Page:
The Japanese party system changed from the previous one-party dominance with the reform of the electoral system in the House of Representatives in 1994. After the political realignment, the LDP/Komeito and the DPJ constituted the two-party system in 2003. However, in 2012, the DPJ split while remaining the ruling party, and after the return of the LDP to power, non-LDP parties split off, creating a system that overlaps with the one-party dominance system of the past.
This paper examines the hypothesis that the competition among parties within the system itself may lead to the vulnerability of the system, because explanations of the change of the Japanese party system that focuses on voter-level changes and electoral reforms do not capture the changes that have occurred since 2012.
The electoral politics in the Netherlands is characterized by the large number of parties which hold seats in the national parliament. After the general elections in the Netherlands in 2017, as many as thirteen parties gained seats in the Second Chamber. The extremely proportional representation makes it possible for even a small party to enter the parliament. In this article, the historical background of the adoption of this unique system of proportional representation in 1917 and its impact on the subsequent elections are explored. It is pointed out that under the current rule of proportional representation the changing political landscape in the 21st century, such as the weakening of the mainstream parties and the emergence of radical populist parties, could intensify the fragmentation of the party system in the Netherlands, which might lead to political instability in the future.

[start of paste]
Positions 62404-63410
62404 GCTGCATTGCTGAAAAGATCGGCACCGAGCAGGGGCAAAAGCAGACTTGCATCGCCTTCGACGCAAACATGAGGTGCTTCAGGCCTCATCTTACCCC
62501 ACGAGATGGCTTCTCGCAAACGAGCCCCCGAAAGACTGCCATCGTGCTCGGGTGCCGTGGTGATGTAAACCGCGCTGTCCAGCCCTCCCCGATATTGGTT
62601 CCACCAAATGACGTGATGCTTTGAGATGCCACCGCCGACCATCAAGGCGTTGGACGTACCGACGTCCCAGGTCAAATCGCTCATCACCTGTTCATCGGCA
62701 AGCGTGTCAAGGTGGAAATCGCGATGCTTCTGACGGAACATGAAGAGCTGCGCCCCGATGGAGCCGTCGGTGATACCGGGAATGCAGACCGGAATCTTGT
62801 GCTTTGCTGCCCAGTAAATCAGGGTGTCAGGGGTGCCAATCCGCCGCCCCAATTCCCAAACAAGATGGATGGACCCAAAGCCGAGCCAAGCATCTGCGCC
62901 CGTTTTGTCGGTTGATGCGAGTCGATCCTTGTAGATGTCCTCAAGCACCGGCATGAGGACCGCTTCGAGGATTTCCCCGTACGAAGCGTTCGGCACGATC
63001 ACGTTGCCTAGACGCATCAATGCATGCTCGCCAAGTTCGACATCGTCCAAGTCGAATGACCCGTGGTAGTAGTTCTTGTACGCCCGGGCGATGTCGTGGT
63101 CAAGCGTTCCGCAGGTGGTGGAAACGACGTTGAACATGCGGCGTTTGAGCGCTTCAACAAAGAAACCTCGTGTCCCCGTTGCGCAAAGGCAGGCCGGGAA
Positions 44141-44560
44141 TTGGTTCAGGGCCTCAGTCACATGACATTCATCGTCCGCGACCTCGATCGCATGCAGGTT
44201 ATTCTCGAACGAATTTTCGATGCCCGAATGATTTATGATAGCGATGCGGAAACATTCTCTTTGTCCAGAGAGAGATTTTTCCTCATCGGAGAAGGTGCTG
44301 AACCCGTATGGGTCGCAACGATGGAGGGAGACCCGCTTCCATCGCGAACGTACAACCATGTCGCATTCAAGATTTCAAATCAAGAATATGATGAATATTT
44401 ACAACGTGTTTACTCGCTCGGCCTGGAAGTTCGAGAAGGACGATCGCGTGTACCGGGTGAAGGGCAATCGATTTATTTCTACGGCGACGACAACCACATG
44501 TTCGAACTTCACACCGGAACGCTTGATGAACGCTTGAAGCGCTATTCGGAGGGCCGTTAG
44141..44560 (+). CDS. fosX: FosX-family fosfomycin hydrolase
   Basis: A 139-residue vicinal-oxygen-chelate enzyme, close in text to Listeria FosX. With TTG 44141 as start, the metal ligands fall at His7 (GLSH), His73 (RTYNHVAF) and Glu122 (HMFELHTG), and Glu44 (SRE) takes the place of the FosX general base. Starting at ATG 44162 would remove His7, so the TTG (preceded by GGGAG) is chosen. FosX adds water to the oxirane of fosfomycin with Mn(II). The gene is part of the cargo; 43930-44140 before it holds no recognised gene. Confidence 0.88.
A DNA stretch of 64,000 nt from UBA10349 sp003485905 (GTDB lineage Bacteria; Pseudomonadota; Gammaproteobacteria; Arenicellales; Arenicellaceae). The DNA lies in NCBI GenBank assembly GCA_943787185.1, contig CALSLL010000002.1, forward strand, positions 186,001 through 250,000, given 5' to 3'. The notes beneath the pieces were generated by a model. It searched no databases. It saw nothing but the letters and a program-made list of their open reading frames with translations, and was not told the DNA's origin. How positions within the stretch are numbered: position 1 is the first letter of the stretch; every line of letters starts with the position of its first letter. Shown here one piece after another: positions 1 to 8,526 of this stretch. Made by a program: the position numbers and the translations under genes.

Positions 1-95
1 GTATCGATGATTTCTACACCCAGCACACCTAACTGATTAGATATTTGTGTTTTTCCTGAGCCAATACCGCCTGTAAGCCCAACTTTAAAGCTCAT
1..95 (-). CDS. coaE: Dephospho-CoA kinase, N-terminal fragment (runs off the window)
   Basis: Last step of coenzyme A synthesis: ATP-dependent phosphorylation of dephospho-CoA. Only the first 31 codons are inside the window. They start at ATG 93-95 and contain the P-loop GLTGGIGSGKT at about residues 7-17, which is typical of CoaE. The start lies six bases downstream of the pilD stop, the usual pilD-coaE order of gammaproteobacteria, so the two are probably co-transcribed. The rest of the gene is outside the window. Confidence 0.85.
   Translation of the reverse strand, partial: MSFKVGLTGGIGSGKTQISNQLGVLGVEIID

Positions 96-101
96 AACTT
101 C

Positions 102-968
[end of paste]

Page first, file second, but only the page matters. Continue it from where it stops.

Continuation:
This paper aims to clarify the reasons for the recent malfunction of the high electoral threshold―one of the characteristics of the Turkish electoral system, which adopts the proportional representation method. Originally, the threshold was introduced to reduce the number of political parties in the parliament and to prevent the Kurdish-minority faction from acquiring seats. The reasons pointed out in this paper refer to the strategies of Kurdish political parties and their voters, as well as the electoral alliance system introduced in the 2018 parliamentary elections. In particular, the Peoples’ Democratic Party (HDP) succeeded in expanding its support during the June 2015 parliamentary elections by adopting a new policy to defend the rights of various minorities in Turkey, not only of the Kurdish people. Moreover, the HDP showed that, by gaining more seats, the expansion of the Justice and Development Party (AKP), which has been in power for a long time, can be limited. The introduction of the electoral alliance system and the HDP’s decision not to participate in the alliance accelerated this situation. In the 2018 parliamentary elections, a clear strategic voting, namely, the “threshold insurance for balancing,” intended to exceed the HDP threshold by restricting the power of the AKP.